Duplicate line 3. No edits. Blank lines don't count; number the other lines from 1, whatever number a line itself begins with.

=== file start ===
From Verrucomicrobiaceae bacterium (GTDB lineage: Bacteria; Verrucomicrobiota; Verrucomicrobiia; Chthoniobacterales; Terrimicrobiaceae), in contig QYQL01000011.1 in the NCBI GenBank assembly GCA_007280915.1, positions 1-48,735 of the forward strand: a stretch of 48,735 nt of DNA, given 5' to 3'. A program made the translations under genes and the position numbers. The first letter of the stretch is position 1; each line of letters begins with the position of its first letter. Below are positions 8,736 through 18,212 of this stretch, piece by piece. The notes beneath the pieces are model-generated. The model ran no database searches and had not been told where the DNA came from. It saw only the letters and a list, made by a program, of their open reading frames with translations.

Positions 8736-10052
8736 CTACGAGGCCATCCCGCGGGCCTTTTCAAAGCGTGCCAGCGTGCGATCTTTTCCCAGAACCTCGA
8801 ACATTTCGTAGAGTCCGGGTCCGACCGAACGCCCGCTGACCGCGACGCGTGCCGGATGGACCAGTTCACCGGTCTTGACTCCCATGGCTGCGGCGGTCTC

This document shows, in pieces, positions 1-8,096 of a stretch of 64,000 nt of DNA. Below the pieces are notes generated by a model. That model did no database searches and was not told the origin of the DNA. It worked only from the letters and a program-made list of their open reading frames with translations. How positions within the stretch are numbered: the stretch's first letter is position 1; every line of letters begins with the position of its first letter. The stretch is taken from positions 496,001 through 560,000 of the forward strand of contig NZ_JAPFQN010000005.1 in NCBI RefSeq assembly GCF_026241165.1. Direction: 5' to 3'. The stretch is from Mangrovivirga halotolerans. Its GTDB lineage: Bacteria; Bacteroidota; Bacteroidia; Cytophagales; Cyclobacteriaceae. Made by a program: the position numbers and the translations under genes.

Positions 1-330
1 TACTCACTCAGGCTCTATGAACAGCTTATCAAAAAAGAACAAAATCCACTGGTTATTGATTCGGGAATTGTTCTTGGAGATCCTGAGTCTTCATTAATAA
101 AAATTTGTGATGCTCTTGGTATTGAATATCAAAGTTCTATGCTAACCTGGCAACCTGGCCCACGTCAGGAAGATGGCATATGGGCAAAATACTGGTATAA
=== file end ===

8736 CTACGAGGCCATCCCGCGGGCCTTTTCAAAGCGTGCCAGCGTGCGATCTTTTCCCAGAACCTCGA